Like every good Hebrew boy, Yeshua had been taught not to desire women beyond his own chosen people. Especially not the dark-skinned daughters of Ham, whose avaricious ancestors had enslaved his own so many centuries ago. But as he gazed upon the Egyptian dancer Mery-Amun in the street, who animated her dark mahogany body with smooth grace to the rhythm of African drums, he could not deny a blazing craving within him. And then there was the way she winked back as she swayed and shook her hips.
So this is a sketch of Jesus of Nazareth sometime in this twenties (we’ll say five years before his biblical ministry), when he first lays eyes on the lady whom history would remember as Mary Magdalene. The planks of wood he’s carrying represent his original job as a carpenter before he switched to preaching and charity.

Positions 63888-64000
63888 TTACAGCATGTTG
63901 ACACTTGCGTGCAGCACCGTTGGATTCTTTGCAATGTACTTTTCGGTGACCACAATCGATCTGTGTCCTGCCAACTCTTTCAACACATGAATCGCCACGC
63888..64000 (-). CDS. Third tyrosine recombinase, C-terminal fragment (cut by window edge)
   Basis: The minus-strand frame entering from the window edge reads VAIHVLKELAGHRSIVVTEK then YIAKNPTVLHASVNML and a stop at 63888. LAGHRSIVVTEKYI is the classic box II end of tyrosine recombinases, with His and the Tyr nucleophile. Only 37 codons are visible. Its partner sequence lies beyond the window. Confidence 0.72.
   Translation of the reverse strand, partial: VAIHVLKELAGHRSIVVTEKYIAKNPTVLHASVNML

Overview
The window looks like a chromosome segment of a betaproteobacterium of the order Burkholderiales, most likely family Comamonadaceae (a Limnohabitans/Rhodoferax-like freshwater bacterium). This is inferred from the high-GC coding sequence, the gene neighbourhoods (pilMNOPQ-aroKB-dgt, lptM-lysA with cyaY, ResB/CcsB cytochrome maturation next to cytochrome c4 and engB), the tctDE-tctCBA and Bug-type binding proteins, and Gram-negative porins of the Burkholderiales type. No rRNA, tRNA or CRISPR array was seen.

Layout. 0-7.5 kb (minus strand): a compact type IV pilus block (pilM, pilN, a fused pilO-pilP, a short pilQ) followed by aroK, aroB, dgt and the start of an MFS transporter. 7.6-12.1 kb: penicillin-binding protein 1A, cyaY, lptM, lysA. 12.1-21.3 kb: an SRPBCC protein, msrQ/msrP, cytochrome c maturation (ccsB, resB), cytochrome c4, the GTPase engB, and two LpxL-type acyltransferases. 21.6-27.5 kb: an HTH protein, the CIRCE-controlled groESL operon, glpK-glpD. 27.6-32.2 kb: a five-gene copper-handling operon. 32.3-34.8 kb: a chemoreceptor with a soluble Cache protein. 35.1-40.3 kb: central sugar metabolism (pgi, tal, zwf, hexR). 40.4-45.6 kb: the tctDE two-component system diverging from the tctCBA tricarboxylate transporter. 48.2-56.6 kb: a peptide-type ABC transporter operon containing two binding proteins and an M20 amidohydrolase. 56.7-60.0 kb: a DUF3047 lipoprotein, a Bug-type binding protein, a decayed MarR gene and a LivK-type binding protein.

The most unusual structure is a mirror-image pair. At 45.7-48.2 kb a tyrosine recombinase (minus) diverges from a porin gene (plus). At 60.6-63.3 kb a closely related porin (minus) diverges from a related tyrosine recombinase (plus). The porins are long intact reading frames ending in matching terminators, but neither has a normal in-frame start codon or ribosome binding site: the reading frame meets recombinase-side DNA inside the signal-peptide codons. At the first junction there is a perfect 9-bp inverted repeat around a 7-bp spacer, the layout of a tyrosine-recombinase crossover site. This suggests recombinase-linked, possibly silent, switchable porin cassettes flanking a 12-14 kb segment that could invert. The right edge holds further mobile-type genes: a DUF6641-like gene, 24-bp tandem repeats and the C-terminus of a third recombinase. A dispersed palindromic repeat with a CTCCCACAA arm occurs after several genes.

Of course I’m working with the idea of Jesus as a flesh-and-blood human being who could have conceivably lived in Roman-occupied Judea, rather than the morally unblemished demigod known from Christian scripture. I will say though that the Jesus in the gospels comes across as a generous and compassionate character, at least by the standards of his time and place (more than can be said for many of his later followers), so I don’t plan to mock him anytime soon.